Light and Motion Urban 800
Commuter and trail lights have more or less converged, with the top end commuter lights like the Light and Motion Urban 800 well surpassing the mountain bike light output of just a few years ago, and providing more than enough light to navigate the darkest streets and singletrack. The 800 lumen peak output is impressively bright given the small 120 g total package, with high/medium/low settings yielding 800/350/175 lumen outputs and 1.5/3/6 hr runtimes respectively. The Light and Motion Urban line of lights all share the same body design and excellent mounting system—even after years of use, my older Urban series lights hold strong and I’ve yet to break a strap. The latest models such as this Urban 800 are now fully waterproof, never to short or succumb to endless rainy commutes. The Urban 800 charges in about 6 hours via micro-USB.
Through in-town commutes, backwoods adventure and singletrack mountain bike rides the Urban 800 has proven enough light for most any sort of riding. Light enough for helmet use with the included hook-and-loop mount, sturdy enough for everyday commutes. The Light and Motion Urban form factor is one of my favorites, easily stashed in a pocket and robust, but I wish the battery indictor was on top and visible when riding with it mounted on the bar, a minor gripe for an otherwise great light. The Light and Motion Urban 800 is built in California and retails for $150, with similar $130 Urban 650, $100 Urban 500, and $70 Urban 350 models available. www.lightandmotion.com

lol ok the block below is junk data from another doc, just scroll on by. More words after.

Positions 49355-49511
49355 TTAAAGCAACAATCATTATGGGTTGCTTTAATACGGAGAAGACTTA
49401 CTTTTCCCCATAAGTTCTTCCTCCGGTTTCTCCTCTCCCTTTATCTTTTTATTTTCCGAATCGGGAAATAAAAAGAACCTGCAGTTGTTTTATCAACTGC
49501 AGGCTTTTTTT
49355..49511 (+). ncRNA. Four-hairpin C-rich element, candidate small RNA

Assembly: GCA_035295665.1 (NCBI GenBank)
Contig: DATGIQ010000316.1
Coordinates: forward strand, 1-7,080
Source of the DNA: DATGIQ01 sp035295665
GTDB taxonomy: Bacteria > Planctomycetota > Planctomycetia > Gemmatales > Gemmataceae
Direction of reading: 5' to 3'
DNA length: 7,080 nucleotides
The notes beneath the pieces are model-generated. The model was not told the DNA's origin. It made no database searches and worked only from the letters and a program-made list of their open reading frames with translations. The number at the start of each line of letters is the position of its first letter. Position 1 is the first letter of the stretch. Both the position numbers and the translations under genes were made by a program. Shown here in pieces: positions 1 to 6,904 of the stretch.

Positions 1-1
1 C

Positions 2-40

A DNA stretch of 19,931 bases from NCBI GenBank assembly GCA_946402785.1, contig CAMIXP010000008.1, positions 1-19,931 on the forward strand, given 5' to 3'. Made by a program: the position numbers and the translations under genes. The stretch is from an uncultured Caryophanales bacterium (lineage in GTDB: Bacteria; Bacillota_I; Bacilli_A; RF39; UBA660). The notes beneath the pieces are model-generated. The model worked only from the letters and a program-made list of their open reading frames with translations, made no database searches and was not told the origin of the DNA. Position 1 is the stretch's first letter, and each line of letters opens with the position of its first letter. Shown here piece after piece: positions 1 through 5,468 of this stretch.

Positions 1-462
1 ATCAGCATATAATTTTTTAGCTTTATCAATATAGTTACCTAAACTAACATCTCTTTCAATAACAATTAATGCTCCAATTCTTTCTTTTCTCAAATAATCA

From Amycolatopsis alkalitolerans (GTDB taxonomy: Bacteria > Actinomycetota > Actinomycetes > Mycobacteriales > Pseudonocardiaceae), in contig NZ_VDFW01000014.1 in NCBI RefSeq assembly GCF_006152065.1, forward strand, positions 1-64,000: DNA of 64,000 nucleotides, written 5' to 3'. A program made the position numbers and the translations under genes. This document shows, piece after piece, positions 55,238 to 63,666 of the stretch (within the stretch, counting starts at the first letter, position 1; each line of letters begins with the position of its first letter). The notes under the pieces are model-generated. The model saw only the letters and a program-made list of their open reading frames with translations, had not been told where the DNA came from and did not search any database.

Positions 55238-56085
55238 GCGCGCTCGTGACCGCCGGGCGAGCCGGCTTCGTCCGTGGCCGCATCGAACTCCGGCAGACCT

Upright Cyclist Riding Denim
You could say that denim was the original technical fabric, and while it’s seldom seen in the athletic apparel world anymore, it’s still a pretty good choice for people who spend time in the saddle.
Upright Cyclist’s 12.5 oz Riding Denim are 100% American-made. Sewn in Los Angeles from Cone Denim woven in North Carolina, these classically styled jeans have a few bike-specific touches that set them apart from the pack. Most notably, they have a reflective stripe integrated into the inside of the lower leg. When cuffed, the reflective panel can be seen. Every time I would wear these to work, a handful of people would stop me and ask about my pants. They would usually also comment that they’re good-looking jeans.
They also feature a high rear waist to avoid that plumber’s crack look. All of the sizes come pre-hemmed for a 34” inseam. Although they’re tapered to the cuff, cutting and hemming them all the way down to a 30” inseam did not seem to have an adverse effect on the fit.
Speaking of fit, I have to say this might be the first pair of casual cycling pants that I’ve had that really seem to fit. Most are too tight, obviously designed with hipsters in mind, and a few are just too roomy, which doesn’t really work well on the bike. $119 might be a little more than you paid for your last pair of pants, but quality and American craftsmanship don’t come cheap. www.uprightcyclist.com